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J Parkinsons Dis. 2013;3(1):1-11. doi: 10.3233/JPD-130175.

Parkinson's disease--the debate on the clinical phenomenology, aetiology, pathology and pathogenesis.

Author information

1
Neurodegenerative Diseases Research Group, Institute of Pharmaceutical Sciences, School of Biomedical Sciences, King's College, London, UK. peter.jenner@kcl.ac.uk

Abstract

The definition of Parkinson's disease (PD) is changing with the expansion of clinical phenomenology and improved understanding of environmental and genetic influences that impact on the pathogenesis of the disease at the cellular and molecular level. This had led to debate and discussion with as yet, no general acceptance of the direction that change should take either at the level of diagnosis or of what should and should not be sheltered under an umbrella of PD. This article is one contribution to this on-going discussion. There are two different themes running through the article--widening the definition of PD/LBD/synucleinopathies and the heterogeneity that exists within PD itself from a clinical, pathological and genetic perspective. The conclusion reached is that in the future, further diagnostic categories will need to be recognized. These are likely to include--Parkinson's syndrome, Parkinson's syndrome likely to be Lewy body PD, clinical PD (defined by QSBB criteria), Lewy body disease (PD, LBD, REM SBD) and synucleinopathies (including LBD, MSA).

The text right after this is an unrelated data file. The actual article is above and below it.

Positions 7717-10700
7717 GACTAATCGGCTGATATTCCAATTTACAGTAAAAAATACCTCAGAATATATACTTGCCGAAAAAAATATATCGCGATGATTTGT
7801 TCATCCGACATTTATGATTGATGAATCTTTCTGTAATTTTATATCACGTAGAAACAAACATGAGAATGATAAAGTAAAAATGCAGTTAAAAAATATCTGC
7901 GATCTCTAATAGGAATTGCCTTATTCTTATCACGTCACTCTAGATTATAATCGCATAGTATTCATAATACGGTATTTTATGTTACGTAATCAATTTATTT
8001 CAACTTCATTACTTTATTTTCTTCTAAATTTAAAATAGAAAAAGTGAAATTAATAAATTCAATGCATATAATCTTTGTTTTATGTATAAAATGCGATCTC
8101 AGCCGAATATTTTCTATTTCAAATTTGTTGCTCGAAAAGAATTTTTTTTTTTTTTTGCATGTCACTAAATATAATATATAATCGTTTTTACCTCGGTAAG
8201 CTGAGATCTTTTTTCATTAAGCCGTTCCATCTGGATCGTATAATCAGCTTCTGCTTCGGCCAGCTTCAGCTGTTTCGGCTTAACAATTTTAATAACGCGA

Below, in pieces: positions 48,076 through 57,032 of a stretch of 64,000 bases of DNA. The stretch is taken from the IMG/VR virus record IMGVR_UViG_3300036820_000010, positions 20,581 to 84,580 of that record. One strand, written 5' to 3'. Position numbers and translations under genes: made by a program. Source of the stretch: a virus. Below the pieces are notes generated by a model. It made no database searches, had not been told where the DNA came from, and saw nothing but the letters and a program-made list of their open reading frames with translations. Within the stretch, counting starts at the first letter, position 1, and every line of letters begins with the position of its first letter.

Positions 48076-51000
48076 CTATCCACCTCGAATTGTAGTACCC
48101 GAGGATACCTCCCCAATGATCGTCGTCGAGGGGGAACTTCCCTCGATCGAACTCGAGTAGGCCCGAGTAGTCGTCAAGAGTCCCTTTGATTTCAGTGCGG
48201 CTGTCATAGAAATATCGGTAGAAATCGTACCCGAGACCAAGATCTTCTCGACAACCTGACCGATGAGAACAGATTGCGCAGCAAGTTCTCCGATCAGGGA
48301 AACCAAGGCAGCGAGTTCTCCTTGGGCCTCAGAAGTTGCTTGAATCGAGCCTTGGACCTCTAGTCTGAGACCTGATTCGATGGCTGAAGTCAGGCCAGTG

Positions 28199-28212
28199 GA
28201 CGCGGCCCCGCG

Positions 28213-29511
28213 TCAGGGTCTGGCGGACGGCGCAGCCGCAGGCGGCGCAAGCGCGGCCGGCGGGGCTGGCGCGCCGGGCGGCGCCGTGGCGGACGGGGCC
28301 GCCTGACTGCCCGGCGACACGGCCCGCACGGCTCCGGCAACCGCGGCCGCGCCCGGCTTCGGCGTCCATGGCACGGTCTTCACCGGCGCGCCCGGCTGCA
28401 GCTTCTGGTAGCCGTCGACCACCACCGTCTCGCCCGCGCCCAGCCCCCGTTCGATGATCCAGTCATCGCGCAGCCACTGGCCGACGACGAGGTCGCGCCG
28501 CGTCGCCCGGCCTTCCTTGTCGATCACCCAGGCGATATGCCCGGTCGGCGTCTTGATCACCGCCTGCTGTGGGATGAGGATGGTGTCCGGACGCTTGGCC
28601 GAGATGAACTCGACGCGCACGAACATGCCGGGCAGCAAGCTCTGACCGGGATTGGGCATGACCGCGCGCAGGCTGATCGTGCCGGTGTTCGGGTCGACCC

PMID:
23938306
PMCID:
PMC4078250
DOI:
10.3233/JPD-130175
[Indexed for MEDLINE]
Free PMC Article

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